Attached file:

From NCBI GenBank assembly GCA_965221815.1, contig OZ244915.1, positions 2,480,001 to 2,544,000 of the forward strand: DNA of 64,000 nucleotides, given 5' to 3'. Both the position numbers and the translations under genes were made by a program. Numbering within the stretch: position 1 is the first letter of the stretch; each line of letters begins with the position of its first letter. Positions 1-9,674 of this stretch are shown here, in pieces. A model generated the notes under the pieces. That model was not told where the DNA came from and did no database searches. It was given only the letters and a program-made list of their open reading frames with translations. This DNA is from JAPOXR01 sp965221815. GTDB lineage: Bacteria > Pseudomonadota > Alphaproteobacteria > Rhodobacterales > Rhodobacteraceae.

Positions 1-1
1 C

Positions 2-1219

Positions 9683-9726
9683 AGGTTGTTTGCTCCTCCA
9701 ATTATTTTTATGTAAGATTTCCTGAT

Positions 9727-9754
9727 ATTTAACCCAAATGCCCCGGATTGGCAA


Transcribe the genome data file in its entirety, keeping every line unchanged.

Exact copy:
From NCBI GenBank assembly GCA_965221815.1, contig OZ244915.1, positions 2,480,001 to 2,544,000 of the forward strand: DNA of 64,000 nucleotides, given 5' to 3'. Both the position numbers and the translations under genes were made by a program. Numbering within the stretch: position 1 is the first letter of the stretch; each line of letters begins with the position of its first letter. Positions 1-9,674 of this stretch are shown here, in pieces. A model generated the notes under the pieces. That model was not told where the DNA came from and did no database searches. It was given only the letters and a program-made list of their open reading frames with translations. This DNA is from JAPOXR01 sp965221815. GTDB lineage: Bacteria > Pseudomonadota > Alphaproteobacteria > Rhodobacterales > Rhodobacteraceae.

Positions 1-1
1 C

Positions 2-1219

Positions 9683-9726
9683 AGGTTGTTTGCTCCTCCA
9701 ATTATTTTTATGTAAGATTTCCTGAT

Positions 9727-9754
9727 ATTTAACCCAAATGCCCCGGATTGGCAA